The cold has also kept our winter birds here. We still have juncos, chickadees, and titmice, along with our year-round residents, the woodpeckers, wrens, goldfinches, cardinals, mockingbirds, and the like. (Sadly, I think our bluejays have left us.) And we also have the spring arrivals, robins, starlings, and grackles. I can’t recall a time when I’ve seen juncos and robins together on the ground!

So, despite the cold, this spring has its own gifts for those who have eyes to see. Now, if we could just persuade the juncos to stay year-round…

What’s your favorite winter bird? December 8, 2012

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Your faithful bloggers—our friend Ben, Silence Dogood, and Richard Saunders—love to watch the birds that come to our feeders each winter. And we all have our favorites. We bet you do, too. So please choose your fave(s) from our list below, or add your own. We’d love to know which birds you love!

Our favorite feeder birds (in no particular order):

* blue jay

* cardinal

* junco

* chickadee

* titmouse

* nuthatch

* red-bellied woodpecker

* downy woodpecker

* hairy woodpecker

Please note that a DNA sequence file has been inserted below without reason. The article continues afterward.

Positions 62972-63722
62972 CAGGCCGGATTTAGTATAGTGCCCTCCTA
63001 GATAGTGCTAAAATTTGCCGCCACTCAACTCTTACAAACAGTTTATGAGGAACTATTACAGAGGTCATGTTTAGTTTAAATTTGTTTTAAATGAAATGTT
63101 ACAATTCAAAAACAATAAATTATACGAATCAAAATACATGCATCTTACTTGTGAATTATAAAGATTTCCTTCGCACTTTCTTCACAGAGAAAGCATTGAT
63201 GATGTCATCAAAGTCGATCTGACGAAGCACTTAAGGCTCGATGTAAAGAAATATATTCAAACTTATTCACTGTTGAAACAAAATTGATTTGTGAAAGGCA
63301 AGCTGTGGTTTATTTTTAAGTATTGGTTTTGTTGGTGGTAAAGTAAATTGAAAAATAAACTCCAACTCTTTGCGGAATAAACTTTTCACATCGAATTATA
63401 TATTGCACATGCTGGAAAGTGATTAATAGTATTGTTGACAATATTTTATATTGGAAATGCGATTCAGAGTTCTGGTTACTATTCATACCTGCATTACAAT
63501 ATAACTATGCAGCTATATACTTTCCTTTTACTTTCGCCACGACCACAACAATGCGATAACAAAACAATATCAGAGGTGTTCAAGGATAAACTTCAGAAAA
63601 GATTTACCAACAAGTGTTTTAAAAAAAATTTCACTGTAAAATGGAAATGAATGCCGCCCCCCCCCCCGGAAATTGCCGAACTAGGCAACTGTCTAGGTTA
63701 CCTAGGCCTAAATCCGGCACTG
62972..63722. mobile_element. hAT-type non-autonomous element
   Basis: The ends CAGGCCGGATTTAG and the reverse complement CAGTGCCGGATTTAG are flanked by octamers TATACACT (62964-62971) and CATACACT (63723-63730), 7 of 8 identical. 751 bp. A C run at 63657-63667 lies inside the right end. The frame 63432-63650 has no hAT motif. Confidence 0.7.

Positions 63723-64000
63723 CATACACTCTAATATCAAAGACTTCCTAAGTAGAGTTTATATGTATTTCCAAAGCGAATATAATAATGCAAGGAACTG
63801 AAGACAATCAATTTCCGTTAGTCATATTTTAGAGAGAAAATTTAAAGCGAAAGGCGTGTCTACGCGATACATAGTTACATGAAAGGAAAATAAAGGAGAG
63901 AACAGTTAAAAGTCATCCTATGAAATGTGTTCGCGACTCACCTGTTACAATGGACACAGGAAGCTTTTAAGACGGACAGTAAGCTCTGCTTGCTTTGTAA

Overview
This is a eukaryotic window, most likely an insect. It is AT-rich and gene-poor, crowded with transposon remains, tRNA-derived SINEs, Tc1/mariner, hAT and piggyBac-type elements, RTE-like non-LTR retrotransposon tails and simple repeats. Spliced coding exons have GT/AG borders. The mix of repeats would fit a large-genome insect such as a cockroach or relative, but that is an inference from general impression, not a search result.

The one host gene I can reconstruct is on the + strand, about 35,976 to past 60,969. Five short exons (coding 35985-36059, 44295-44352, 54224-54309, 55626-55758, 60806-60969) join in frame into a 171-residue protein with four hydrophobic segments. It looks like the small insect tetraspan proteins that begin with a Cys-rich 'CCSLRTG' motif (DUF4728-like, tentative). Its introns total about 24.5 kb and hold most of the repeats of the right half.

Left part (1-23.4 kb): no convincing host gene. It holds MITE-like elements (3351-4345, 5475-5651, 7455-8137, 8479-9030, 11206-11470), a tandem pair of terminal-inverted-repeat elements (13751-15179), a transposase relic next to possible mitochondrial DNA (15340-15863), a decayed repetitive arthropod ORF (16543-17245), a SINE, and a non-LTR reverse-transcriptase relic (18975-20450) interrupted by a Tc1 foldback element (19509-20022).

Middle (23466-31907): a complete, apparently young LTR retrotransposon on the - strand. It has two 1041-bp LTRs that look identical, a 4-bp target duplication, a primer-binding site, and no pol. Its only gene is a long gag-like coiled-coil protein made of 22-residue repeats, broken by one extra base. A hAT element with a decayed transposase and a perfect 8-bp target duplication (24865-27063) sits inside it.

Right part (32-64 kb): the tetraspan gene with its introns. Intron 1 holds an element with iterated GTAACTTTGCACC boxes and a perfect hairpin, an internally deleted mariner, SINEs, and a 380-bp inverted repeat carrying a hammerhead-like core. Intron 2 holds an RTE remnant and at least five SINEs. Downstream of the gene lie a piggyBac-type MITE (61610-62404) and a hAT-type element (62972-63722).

Other contenders:

* purple finch

* goldfinch

* house finch

* sparrows

* mourning dove

We think that about covers what comes to our winter feeders. (We love our little Carolina wrens, but we’ve never seen one at a feeder. And we’re not counting hawks and crows.) If we haven’t named your favorite, please let us know what it is! (In Arizona, it might be hummingbirds; in Australia, parakeets and rosellas.) Cast your vote and let’s see which birds end up topping the list.

Feeding the birds of winter. December 6, 2012

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All three of your bloggers here at Poor Richard’s Almanac—our friend Ben, Silence Dogood, and Richard Saunders—have a soft spot for the birds that visit our feeders each winter. Silence and I like to take computer breaks by standing at our back deck door or front windows and watching the variety and interplay of birds. We think Richard has arranged a feeder view out of every one of his windows!